India Walton, a self-described democratic socialist who sought to become Buffalo’s next mayor, appeared to be headed to defeat, losing to the incumbent mayor whom she had initially bested in a June primary.
Byron Brown, the longtime Democratic mayor of New York’s second largest city and its first Black mayor, launched an unusual write-in campaign that ultimately proved successful. His comeback to a fifth term means he will become Buffalo’s longest-serving mayor.
While many write-in ballots remained to be counted, Walton had about 41 percent of the vote.
“However, while we anticipate that the margins will narrow, it seems unlikely that we will end up with enough votes to inaugurate a Walton administration in January,” she acknowledged on Twitter on Wednesday.
Walton, who won the Democratic primary in June, had been poised to make history as Buffalo’s first elected woman mayor and its first Black woman in the role. Republicans didn’t even put up a nominee in this Democrat-heavy city, and in most years she would have been easily seen as the presumptive mayor. Brown’s win as a write-in candidate showcases his success in attracting Republicans and independents, as well as Democrats who may have been wary of Walton’s lack of formal political experience and her left-leaning policies.
The race was also seen as a political bellwether for progressive policies nationwide, particularly ahead of a midterm election in which Democrats nationwide must defend slim majorities in Congress and in which governorships and statehouses are up for grabs.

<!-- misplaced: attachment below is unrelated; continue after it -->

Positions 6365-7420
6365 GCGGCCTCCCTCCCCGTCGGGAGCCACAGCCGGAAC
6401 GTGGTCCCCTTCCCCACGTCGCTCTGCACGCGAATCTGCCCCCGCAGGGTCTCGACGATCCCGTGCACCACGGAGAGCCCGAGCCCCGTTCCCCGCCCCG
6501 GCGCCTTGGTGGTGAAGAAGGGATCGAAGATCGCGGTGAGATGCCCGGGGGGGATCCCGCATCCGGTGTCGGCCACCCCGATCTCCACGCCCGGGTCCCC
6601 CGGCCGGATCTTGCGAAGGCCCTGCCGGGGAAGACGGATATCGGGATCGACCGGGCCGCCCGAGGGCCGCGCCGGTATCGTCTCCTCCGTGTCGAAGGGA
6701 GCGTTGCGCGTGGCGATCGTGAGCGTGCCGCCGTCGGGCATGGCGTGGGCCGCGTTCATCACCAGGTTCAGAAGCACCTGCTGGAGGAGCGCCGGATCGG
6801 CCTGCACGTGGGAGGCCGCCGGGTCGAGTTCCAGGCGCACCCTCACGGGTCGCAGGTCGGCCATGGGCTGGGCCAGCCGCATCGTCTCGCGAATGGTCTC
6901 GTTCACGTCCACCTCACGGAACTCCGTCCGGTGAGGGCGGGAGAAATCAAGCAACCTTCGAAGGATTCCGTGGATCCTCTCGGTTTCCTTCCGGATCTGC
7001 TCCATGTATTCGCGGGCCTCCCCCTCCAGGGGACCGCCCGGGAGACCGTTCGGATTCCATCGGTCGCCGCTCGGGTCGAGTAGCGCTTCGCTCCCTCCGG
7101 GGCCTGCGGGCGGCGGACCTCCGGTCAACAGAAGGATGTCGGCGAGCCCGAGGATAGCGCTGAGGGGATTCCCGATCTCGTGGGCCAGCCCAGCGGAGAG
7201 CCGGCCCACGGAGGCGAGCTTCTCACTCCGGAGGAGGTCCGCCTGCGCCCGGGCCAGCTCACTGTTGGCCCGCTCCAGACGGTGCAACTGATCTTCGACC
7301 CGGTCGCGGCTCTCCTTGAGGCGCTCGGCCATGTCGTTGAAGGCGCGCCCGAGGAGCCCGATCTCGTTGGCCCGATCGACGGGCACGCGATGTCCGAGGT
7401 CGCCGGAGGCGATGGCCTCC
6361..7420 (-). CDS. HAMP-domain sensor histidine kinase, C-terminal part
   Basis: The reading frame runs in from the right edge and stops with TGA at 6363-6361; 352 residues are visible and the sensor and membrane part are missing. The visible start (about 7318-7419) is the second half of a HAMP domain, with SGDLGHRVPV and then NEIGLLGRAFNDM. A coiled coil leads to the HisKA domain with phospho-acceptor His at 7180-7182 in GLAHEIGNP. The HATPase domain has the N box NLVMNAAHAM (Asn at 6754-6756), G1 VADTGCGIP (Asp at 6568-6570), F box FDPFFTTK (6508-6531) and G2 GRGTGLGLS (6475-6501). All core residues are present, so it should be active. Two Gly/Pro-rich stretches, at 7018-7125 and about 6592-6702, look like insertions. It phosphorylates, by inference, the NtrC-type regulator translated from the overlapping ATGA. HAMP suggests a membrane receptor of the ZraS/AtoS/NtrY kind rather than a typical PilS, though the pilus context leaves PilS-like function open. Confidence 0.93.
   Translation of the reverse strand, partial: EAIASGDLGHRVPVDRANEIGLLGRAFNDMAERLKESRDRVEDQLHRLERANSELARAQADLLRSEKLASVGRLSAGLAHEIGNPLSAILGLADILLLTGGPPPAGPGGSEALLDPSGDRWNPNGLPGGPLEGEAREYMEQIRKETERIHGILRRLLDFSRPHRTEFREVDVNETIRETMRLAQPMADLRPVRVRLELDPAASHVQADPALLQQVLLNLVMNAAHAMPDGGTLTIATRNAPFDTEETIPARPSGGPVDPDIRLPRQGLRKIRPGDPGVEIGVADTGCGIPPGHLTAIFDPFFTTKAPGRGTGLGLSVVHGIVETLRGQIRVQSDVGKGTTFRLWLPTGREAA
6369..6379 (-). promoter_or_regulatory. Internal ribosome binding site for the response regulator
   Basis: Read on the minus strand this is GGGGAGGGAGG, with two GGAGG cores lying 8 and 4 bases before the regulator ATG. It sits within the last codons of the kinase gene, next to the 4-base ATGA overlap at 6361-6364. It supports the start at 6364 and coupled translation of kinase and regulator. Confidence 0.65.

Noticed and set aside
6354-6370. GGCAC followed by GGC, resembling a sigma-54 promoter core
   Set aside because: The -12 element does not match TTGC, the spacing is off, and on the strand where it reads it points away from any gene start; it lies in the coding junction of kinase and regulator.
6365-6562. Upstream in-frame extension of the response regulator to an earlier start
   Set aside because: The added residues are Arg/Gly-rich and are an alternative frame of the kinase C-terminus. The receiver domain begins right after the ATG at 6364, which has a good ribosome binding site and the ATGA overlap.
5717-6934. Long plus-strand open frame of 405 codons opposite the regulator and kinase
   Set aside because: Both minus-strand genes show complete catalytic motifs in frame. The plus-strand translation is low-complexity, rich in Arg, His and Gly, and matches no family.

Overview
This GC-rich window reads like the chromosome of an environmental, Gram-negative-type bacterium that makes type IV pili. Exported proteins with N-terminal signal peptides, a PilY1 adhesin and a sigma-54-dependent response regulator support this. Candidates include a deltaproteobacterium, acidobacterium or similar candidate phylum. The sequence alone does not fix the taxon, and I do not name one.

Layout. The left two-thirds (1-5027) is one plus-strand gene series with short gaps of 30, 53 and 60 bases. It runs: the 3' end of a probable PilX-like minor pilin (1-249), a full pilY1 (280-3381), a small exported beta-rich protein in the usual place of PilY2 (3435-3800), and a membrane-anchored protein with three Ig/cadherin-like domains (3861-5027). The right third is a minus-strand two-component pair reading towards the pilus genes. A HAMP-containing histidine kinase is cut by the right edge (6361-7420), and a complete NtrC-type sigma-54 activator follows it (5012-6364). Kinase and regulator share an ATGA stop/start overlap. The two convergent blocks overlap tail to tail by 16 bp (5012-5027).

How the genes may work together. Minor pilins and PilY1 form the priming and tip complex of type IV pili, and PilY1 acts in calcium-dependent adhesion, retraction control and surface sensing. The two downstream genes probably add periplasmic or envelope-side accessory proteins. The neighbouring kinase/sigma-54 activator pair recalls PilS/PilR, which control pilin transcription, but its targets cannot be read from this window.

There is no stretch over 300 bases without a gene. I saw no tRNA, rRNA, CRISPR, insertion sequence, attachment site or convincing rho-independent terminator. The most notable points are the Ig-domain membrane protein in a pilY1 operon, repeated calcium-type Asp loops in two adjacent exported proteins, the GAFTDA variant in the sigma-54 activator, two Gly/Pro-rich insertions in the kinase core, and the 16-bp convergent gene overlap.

Walton, 39, is a former nurse and community organizer. A first-time candidate, she has talked on the campaign trail about how young parenthood — she had a baby when she was 14 — and her work organizing for labor rights gave her the lived experiences to address unequal policies throughout the city.
During the campaign, Brown, 63, highlighted his record in bringing economic prosperity, which he said included new building development.
Walton had countered that such prosperity had left many residents behind while allowing for corruption and mismanagement in City Hall.
The race turned increasingly ugly in its final weeks. Walton accused Brown of not being a Democrat due to some Republicans backing his campaign. At one point, a key state Democratic leader highlighted former KKK leader David Duke’s failed political campaigning to explain why some party officials had not endorsed Walton’s campaign — he later apologized for the analogy.
The race had also been divisive among Democrats. While Walton went into Tuesday with the backing of both the state’s senators, some key statewide Democrats — including Buffalo native and now-Gov. Kathy Hochul — stayed out of the race.
Earlier this year, Walton received an endorsement from the progressive Working Families Party. Sochie Nnaemeka, the party’s state director for New York, said Walton’s loss signifies the work ahead in fixing campaign finance rules. She noted the large amounts of money that poured into the race in its final weeks, including from a developer and former Republican gubernatorial nominee who boosted Brown’s campaign. WFP also contributed to Walton’s campaign.
“The role of money in politics is something that we have to fundamentally address if we want to create a democracy that works for all of us,” she said. “… Running a grassroots campaign will continue to be a challenge, and grassroots candidates will be anomalies, if we don’t actually address the fundamental root.”